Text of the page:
This new “way of getting from one place to the next,” marked by extreme technical virtuosity, blistering speed, “dissonant chords and melodic lines, tritone and other chordal substitutions, extensive chromaticism, offbeat piano accompaniment (‘comping’), walking bass lines, [and] polyrhythmic drumming,” which was played in small-combo groups that focused on extended improvisation and solos, announced itself as something different from the big band swing music that had dominated the market since the mid-1930s (Porter 422). Although initially placed under the moniker of modern jazz, this music eventually came to be known as “bebop,” or “bop”—“a most inadequate word,” as writer Ralph Ellison described it, that “throws up its hands in clownish self-deprecation before all the complexity of sound and rhythm and self-assertive passion which it pretends to name” (DeVeaux, The Birth of Bebop 1). While what bebop is, who its innovators were, and approximately when it emerged, are generally agreed upon by scholars, the questions of how and why remain more slippery. As black intellectual Amiri Baraka asks, “People made bebop. The question the critic [or historian] must ask is: why?” (DeVeaux, The Birth of Bebop 28). And although some argue that “modern jazz did not burst upon the jazz scene as a revolution,” instead developing gradually from swing techniques into something that “eventually became recognized as a different style, which, though departing appreciably from swing era approaches, was still linked to the swing era. Rather than being a reaction against swing style, modern jazz developed smoothly from swing styles,” the fact remains that the bebop revolution is commonly perceived as just that—a revolution (DeVeaux, The Birth of Bebop 7). So if it was a revolution, what was it revolting against? Countless narratives have been applied to the development of bebop, and they often seem to reflect the views of their respective authors more than any concrete historical truth about bebop. While some theories are far afield, most offer variations on three themes: bebop as artistic freedom, bebop as political freedom, and bebop as economic freedom.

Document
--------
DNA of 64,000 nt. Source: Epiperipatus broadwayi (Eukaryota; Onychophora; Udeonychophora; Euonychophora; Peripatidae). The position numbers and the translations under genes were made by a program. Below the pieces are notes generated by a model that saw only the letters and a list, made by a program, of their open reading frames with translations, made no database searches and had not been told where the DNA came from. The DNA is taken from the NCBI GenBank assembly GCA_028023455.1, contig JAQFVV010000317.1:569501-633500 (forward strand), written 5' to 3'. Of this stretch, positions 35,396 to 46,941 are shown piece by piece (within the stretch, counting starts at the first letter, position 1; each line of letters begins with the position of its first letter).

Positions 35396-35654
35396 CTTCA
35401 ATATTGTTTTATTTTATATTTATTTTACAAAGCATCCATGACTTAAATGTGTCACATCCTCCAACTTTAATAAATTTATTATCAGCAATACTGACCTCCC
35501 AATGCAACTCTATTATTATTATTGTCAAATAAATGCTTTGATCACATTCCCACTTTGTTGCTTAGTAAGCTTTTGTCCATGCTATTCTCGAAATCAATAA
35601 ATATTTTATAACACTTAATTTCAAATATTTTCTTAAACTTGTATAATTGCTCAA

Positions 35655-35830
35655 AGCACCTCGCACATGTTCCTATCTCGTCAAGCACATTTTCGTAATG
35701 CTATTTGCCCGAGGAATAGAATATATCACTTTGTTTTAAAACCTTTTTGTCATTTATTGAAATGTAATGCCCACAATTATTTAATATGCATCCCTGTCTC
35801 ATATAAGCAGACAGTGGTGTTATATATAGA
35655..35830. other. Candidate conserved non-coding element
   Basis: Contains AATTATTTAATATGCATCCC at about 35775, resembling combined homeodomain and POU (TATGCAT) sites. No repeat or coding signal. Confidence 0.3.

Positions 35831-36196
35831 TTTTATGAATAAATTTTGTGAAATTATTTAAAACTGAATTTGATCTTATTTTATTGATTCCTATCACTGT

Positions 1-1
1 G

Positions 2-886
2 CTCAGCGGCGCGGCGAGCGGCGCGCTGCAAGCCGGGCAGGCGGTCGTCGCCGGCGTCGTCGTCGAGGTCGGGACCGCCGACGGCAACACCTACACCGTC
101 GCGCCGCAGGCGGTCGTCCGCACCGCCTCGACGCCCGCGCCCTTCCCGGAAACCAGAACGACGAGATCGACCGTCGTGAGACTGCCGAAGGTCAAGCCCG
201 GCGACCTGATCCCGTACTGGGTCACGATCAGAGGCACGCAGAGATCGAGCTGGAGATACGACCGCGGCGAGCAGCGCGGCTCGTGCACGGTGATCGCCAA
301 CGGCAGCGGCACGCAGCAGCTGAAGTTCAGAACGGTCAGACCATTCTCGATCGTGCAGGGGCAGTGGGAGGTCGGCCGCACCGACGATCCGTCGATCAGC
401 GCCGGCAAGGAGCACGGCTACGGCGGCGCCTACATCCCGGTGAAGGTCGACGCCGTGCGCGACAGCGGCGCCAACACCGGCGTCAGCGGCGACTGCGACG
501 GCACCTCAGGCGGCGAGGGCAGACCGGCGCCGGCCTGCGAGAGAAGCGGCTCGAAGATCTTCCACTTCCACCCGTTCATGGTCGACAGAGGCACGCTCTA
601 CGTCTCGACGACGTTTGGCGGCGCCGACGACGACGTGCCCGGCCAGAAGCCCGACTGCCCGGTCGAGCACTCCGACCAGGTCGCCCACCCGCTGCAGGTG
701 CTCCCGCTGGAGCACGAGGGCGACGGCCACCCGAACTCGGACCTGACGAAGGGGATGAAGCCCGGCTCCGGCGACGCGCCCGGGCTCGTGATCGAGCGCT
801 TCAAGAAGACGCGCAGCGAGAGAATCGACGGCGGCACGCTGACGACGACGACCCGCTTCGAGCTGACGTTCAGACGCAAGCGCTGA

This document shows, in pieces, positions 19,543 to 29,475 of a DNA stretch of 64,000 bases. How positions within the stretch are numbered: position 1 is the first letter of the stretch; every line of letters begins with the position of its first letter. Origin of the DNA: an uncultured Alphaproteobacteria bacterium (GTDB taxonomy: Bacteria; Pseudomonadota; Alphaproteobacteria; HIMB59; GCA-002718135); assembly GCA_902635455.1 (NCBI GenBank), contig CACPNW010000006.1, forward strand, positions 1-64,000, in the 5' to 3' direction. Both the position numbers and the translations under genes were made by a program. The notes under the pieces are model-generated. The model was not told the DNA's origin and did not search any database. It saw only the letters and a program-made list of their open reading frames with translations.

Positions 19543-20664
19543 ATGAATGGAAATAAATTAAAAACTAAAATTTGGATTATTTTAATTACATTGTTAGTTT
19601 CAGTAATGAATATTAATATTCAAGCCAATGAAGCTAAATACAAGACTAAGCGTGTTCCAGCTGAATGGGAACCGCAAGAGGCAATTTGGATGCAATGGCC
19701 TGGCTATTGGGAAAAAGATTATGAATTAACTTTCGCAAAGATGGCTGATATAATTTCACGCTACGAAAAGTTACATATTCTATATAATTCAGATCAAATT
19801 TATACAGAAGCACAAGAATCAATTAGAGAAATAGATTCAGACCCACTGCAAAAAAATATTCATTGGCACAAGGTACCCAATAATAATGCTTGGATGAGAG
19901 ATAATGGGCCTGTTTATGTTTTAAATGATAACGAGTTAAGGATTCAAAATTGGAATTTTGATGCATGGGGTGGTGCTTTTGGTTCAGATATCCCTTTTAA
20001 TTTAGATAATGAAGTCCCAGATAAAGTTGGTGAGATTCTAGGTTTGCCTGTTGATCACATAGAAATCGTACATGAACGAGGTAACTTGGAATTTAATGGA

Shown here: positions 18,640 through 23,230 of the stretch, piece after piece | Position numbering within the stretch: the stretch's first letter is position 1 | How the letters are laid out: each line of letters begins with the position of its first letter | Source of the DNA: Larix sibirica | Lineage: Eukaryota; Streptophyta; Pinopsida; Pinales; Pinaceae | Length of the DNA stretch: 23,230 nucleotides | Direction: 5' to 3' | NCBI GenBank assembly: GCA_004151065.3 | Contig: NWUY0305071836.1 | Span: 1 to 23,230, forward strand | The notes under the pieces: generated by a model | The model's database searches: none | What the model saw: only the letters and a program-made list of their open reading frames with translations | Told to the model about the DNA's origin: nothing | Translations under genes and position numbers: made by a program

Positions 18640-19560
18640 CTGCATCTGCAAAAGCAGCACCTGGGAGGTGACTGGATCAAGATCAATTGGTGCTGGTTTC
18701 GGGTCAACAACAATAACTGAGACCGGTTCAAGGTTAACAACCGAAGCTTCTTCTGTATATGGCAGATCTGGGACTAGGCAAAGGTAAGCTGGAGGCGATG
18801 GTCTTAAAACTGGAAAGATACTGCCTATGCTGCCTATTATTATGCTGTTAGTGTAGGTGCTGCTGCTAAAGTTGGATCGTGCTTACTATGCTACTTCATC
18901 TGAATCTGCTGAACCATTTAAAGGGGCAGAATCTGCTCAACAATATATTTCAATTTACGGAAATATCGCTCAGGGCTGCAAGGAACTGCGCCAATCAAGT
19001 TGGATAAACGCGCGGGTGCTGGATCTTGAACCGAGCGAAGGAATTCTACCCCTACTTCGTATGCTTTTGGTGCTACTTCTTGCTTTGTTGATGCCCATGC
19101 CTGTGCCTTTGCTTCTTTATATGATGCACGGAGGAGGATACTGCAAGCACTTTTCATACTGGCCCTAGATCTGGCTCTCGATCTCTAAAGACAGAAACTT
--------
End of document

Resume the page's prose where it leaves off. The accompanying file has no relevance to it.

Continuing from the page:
Thelonious Monk, Howard McGhee, Roy Eldridge, and Teddy Hill, Minton's Playhouse, ca. Sept. 1947